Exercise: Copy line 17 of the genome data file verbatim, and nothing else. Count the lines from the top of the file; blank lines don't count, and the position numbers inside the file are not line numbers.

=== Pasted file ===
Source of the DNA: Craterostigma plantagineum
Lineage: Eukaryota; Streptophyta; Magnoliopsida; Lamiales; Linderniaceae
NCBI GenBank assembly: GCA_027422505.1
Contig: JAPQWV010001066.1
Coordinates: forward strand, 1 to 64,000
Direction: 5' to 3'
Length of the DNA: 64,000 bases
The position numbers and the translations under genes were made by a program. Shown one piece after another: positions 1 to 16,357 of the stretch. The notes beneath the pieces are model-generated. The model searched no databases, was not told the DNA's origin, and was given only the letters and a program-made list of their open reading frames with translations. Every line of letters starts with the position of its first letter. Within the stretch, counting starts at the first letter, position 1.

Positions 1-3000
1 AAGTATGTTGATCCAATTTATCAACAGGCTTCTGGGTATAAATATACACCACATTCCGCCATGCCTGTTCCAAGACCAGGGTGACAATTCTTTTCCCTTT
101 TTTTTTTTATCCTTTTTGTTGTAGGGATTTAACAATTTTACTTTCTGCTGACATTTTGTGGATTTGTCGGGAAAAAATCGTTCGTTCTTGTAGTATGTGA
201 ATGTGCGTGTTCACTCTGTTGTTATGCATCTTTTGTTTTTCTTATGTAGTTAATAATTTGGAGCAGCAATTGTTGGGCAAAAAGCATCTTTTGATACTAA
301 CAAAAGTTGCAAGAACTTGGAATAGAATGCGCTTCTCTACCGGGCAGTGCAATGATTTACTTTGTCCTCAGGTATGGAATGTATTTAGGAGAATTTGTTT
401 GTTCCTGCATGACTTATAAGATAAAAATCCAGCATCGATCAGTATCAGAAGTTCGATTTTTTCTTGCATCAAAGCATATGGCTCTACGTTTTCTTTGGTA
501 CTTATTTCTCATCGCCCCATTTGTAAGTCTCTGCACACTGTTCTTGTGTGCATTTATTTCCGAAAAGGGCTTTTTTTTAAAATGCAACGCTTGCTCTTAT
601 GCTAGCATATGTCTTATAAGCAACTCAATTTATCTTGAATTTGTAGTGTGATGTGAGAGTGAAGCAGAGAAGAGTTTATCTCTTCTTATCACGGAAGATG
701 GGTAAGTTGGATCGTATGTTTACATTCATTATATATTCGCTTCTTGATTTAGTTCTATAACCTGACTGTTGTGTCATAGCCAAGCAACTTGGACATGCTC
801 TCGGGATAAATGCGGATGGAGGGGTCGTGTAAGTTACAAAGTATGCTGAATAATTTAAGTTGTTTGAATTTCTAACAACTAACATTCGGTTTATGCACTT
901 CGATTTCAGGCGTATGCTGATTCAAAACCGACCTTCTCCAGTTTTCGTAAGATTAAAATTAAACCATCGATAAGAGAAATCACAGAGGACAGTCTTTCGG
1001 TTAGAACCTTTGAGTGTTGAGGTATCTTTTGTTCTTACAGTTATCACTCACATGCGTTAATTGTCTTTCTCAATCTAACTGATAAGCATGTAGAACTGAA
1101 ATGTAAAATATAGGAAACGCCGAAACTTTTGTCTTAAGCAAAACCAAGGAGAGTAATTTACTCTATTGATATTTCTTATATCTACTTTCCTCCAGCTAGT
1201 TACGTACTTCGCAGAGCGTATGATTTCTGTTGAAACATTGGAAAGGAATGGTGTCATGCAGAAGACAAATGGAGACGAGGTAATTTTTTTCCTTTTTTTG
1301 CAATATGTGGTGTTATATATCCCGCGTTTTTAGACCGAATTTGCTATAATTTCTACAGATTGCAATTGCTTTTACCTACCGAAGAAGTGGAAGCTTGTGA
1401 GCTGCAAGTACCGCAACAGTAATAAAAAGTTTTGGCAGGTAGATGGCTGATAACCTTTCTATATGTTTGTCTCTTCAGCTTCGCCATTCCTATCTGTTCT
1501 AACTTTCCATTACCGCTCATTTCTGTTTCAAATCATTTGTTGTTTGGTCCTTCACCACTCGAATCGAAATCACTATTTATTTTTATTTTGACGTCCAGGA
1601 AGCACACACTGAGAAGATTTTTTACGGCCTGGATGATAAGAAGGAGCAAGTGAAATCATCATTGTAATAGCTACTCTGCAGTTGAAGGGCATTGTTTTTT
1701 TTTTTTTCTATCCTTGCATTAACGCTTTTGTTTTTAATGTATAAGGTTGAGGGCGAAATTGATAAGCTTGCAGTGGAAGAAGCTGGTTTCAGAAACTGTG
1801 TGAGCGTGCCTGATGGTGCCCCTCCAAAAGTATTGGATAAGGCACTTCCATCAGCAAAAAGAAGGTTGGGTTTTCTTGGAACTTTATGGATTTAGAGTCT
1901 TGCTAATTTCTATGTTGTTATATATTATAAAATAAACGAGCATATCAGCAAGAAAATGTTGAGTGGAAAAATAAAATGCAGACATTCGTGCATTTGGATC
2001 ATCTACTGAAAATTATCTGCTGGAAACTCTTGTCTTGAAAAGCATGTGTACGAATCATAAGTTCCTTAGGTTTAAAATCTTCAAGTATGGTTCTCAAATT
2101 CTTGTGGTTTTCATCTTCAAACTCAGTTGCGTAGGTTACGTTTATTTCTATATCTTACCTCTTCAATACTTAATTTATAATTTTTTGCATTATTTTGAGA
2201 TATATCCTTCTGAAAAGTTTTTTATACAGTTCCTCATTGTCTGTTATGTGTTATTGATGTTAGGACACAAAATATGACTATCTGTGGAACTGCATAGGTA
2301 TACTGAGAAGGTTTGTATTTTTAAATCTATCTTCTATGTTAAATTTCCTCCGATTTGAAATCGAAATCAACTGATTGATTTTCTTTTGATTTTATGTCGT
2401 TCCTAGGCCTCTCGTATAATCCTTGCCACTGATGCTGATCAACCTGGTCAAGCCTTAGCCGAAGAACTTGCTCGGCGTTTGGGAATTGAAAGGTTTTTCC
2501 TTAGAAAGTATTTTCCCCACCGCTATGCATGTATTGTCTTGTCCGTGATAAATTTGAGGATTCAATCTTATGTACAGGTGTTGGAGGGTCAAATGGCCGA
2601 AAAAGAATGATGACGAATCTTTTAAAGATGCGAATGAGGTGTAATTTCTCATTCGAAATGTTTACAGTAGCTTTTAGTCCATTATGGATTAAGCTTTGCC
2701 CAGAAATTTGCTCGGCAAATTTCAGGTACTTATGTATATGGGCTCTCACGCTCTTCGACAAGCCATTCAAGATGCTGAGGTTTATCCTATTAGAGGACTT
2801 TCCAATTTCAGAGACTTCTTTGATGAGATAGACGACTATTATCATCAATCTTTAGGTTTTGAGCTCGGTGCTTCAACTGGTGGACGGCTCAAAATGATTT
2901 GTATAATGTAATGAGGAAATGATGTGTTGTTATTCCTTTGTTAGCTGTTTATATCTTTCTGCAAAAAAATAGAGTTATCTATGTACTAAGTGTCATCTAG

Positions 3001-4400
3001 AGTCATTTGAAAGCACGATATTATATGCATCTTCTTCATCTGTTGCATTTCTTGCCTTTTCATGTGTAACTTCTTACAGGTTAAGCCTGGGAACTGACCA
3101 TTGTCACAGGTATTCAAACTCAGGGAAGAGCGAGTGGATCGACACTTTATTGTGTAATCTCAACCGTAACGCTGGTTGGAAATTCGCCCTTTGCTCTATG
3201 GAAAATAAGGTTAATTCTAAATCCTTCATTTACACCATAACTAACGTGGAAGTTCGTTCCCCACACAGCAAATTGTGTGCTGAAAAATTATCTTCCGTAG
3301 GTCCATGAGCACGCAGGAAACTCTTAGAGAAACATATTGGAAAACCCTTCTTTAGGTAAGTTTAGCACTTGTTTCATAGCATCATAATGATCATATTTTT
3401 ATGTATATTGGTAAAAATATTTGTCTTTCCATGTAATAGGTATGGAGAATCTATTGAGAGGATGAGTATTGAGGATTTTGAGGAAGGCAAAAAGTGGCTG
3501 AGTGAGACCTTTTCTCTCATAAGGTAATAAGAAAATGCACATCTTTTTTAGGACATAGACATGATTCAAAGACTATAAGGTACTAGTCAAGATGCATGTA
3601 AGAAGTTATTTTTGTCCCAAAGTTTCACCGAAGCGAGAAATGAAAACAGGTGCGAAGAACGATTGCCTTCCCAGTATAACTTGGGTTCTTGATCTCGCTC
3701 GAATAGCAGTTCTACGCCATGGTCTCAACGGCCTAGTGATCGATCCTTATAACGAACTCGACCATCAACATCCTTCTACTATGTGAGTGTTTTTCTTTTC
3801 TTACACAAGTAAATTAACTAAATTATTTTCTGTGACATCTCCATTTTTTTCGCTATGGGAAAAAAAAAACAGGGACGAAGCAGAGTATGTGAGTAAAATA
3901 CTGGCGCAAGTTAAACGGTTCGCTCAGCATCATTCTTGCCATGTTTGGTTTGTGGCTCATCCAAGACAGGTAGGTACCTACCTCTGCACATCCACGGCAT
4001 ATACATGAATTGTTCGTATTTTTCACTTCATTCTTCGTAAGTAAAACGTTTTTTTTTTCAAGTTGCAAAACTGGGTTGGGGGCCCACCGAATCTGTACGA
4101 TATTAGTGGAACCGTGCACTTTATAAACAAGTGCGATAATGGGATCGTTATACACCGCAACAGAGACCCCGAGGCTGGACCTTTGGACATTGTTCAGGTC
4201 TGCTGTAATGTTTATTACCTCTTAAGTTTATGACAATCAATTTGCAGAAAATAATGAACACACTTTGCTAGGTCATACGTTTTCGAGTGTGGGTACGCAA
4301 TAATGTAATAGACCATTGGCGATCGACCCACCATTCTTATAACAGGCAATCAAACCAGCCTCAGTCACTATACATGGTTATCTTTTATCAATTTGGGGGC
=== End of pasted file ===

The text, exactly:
701 GGTAAGTTGGATCGTATGTTTACATTCATTATATATTCGCTTCTTGATTTAGTTCTATAACCTGACTGTTGTGTCATAGCCAAGCAACTTGGACATGCTC